Simulation has been widely used in the automotive industry, especially for vehicle dynamics. Some famous examples are: CarMaker [5], CarSim [6], and ADAMS [1]. Autonomous driving requires more than just vehicle dynamics, and factors such as complex environment settings, different sensor arrangements and configurations, and simulating traffic for vehicles and pedestrians, must also be considered. Some of the earlier simulators [34, 7] run autonomous vehicles in virtual environments, but lack important features such as support for different sensors and simulating pedestrians.

Gazebo [18] is one of the most popular simulation platforms used in robotics and related research areas. Its modular design allows different sensor models and physics engines to be plugged into the simulator. But it is difficult to create large and complex environments with Gazebo and it lacks the newest advancements in rendering available in modern game engines like Unreal [12] and Unity.

There are some other popular open source simulators for autonomous driving, such as AirSim [28], CARLA [10], and Deepdrive [32]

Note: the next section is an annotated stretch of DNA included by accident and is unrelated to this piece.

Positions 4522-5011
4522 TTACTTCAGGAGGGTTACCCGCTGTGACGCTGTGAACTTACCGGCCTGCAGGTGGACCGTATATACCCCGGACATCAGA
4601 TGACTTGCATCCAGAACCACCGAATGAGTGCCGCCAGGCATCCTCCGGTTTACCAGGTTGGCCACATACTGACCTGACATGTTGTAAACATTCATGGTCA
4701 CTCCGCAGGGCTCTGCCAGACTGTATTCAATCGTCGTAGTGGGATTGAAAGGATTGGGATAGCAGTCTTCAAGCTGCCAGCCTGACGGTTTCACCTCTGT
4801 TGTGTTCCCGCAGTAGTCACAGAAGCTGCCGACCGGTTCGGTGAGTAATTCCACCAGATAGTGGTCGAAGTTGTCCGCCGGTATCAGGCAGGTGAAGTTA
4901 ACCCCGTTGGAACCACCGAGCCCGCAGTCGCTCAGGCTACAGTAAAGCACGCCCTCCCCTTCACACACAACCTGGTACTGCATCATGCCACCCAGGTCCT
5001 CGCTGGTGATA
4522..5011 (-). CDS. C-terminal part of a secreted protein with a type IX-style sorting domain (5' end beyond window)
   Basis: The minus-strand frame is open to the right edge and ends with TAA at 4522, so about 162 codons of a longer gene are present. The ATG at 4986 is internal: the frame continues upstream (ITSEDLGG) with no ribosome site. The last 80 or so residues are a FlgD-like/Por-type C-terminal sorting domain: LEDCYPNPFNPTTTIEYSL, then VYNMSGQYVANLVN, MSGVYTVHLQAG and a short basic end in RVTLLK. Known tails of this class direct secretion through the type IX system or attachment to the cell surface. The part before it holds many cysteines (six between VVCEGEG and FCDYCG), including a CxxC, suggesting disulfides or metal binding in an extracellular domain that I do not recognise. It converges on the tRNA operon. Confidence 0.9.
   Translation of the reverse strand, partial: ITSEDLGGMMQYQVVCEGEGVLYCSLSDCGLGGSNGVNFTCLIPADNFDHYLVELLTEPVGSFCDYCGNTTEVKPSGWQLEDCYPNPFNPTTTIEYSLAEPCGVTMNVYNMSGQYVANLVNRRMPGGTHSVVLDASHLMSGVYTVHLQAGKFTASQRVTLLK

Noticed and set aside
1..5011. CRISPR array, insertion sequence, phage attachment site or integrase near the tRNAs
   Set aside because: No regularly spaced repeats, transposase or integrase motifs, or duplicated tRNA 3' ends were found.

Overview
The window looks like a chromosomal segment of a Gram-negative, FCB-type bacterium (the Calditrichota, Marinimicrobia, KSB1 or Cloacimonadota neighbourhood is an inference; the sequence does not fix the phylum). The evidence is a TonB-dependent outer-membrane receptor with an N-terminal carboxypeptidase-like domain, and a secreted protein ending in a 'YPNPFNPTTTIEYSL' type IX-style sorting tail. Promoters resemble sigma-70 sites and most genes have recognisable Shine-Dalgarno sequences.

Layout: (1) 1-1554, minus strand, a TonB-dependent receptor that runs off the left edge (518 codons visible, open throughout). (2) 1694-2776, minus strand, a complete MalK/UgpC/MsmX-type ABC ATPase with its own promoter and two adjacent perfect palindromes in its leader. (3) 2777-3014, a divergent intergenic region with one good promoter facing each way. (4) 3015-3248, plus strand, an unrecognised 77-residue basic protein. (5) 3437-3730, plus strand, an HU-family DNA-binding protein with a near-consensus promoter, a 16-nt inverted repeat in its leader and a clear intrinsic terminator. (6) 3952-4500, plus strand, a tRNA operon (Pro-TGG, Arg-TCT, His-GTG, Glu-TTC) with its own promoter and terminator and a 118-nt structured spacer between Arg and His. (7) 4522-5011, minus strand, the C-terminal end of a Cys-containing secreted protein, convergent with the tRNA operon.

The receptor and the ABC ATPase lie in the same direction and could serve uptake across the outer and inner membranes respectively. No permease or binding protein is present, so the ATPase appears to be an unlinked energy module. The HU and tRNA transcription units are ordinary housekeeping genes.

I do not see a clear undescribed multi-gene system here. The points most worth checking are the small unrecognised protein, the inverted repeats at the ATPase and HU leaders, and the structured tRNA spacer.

. These other simulators were typically created as research platforms to support reinforcement learning or synthetic data generation for machine learning, and may require significant additional effort to integrate with a user’s AD stack and communication bridge.

There are also several commercial automotive simulators including ANSYS [2], dSPACE [11], PreScan [29], rFpro [25], Cognata [8], Metamoto [20] and NVIDIA’s Drive Constellation [22]. However, because these simulators are not open source they can be difficult for users to customize to satisfy their own specific requirements or research goals.

Commercial video games related to driving nowadays offer realistic environments. Researchers have used games such as Grand Theft Auto V to generate synthetic datasets [27, 26, 16]. However, this usually requires some hacking to be able to access resources in the game and can violate user license agreements. In addition, it is difficult if not impossible to support sensors other than a camera, and to deterministically control the vehicle as well as non-player characters such as pedestrians and traffic.